Protein Dynamics in Stopped Flow Applications with Dual Comb Spectroscopy
Posted on: May 17, 2021
Access previously unseen mid-IR reactions
BioLogic has scheduled two webinars with its Swiss partner IR-Sweep in June, which will demonstrate how previously unseen mid-IR reactions can be observed using a combination of the BioLogic SFM Stopped Flow, coupled with the IR-Sweep IRis-F1 spectrometer.
Florian Eigenmann (sales manager for IR-Sweep) and Cédric Georges (Product Manager for BioLogic) will present the set-up and results using beta-lactoglobulin as an example.
Please use the registration links below to subscribe to these webinars.
Session 1: Europe and the Americas
June 10th, 6 pm CEST (Central European Summertime)
Session 2: Europe and Asia
June 11th, 9 am CEST (Central European Summertime)
Additional Information (Abstract)
Protein chemists have always wanted to follow kinetics in the mid-infra-red region (mid-IR) in order to better understand protein folding and to obtain information about secondary structure changes involved in the folding process. Traditionally, the stopped flow is coupled to a Fourier Transform Infra-Red (FT-IR) spectrometer. The main limitation of such set-ups for rapid kinetics is the FT-IR spectrometer’s time resolution, as the fastest usable acquisition speed is often in the 30-50 ms range. In practical terms, this means that there is a disparity between the capability of the spectrometer and the dead time of the stopped-flow – a disparity which can limit research potential.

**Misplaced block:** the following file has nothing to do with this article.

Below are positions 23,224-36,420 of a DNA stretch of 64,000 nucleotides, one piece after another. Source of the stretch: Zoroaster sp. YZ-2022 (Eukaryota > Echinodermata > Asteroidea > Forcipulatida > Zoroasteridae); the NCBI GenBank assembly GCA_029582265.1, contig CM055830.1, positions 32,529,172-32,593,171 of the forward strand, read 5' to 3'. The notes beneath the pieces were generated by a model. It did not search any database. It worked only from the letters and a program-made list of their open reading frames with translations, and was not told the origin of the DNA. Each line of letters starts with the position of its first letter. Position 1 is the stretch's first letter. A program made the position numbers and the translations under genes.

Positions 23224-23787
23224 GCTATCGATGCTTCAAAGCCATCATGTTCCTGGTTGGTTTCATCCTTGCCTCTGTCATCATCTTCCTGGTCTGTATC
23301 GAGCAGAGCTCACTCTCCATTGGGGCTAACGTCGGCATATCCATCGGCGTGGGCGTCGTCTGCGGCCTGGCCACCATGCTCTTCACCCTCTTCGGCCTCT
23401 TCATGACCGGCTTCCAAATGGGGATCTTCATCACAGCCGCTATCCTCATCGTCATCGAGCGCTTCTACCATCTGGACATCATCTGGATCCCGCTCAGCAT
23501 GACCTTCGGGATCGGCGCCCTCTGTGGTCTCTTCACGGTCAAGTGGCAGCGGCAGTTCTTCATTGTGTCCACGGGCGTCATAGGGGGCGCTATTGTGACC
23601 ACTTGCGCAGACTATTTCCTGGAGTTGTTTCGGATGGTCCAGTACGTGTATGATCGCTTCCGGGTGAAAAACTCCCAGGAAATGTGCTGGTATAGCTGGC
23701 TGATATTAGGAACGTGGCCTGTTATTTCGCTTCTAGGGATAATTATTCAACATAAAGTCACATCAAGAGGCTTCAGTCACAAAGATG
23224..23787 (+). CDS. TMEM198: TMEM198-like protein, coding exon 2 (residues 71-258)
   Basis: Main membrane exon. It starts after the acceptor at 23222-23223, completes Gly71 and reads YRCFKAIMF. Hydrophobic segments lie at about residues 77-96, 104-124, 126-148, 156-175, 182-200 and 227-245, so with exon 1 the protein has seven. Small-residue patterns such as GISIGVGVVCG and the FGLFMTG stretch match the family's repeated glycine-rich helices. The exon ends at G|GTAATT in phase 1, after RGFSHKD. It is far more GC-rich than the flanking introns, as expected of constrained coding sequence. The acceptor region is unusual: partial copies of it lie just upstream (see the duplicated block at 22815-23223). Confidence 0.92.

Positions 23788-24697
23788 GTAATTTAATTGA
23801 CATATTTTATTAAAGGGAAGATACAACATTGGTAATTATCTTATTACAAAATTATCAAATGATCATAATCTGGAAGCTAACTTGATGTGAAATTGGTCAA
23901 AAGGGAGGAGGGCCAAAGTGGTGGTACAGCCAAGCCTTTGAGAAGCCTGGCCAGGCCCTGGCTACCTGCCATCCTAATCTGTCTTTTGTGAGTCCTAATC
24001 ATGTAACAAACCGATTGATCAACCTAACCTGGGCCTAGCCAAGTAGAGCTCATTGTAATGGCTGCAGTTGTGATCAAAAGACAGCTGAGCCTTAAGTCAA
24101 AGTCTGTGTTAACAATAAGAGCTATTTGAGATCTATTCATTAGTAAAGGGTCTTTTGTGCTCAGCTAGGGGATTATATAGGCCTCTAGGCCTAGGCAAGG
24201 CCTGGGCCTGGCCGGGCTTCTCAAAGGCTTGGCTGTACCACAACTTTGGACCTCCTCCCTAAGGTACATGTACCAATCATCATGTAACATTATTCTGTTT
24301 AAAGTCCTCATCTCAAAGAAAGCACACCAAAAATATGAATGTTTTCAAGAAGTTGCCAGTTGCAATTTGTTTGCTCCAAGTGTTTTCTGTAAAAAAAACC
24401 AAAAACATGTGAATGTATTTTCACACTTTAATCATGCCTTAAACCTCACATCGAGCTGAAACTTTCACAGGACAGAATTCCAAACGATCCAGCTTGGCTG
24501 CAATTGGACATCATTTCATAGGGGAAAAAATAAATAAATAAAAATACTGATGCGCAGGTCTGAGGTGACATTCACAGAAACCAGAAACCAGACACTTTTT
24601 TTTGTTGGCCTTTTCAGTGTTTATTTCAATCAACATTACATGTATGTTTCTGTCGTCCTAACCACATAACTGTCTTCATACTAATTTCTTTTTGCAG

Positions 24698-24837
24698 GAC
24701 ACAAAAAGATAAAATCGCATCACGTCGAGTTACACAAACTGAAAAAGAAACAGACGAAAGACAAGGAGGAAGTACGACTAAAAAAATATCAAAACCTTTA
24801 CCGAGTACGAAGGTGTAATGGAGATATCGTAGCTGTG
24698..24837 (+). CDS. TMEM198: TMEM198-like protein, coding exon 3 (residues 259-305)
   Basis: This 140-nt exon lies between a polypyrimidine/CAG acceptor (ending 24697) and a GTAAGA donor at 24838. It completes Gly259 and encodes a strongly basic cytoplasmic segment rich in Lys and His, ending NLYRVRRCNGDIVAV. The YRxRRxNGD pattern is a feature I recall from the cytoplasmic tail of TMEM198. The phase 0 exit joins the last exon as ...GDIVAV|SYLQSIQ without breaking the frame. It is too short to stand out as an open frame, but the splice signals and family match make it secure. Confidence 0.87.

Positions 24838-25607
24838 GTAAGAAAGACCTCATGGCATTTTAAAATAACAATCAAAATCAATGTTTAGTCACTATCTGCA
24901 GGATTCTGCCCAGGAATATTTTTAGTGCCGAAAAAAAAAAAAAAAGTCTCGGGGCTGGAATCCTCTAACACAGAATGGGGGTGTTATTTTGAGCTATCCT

The IRis-F1 spectrometer from IRsweep is a dual-comb spectrometer especially designed for rapid kinetics measurements which overcomes the limitations of FT-IR with regards to speed and resolution. By coupling the IRsweep to a BioLogic SFM stopped-flow (a simple process), users can now observe sub-10 ms biochemical reaction kinetics in the mid-IR region that would have previously been impossible, opening up important research opportunities.
The aim of this webinar is to demonstrate how the BioLogic SFM4000 can be easily connected to the IRsweep’s IRis-F1 to follow reactions in the millisecond time scale, and to observe never-before-seen mid-IR reactions.
The fast transition from β-sheet to α-helix in β-lactoglobulin secondary structure has been described by Gerwert et al. using trifluoroethanol as a denaturant agent. This fast reaction is used to demonstrate the performance of the coupled SFM-4000 and IRis-F1.
This webinar was presented by Cedric Georges (BioLogic) and Florian Eigenmann to scientists from Europe, North America and Asia in June.
Those wishing to view the webinar, who were not able to attend, can do so by clicking on the window below.
Stopped flow Protein folding Dual comb spectrometer FT-IR time resolution Spectrometer BioLogic SFM-4000 IRis-F1 spectrometer Webinar